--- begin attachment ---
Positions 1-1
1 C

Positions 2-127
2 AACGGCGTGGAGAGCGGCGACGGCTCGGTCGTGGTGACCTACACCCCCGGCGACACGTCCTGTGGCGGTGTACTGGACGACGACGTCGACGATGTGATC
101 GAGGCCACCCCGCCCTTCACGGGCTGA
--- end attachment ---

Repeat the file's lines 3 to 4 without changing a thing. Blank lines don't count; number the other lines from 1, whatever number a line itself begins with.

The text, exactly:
Positions 2-127
2 AACGGCGTGGAGAGCGGCGACGGCTCGGTCGTGGTGACCTACACCCCCGGCGACACGTCCTGTGGCGGTGTACTGGACGACGACGTCGACGATGTGATC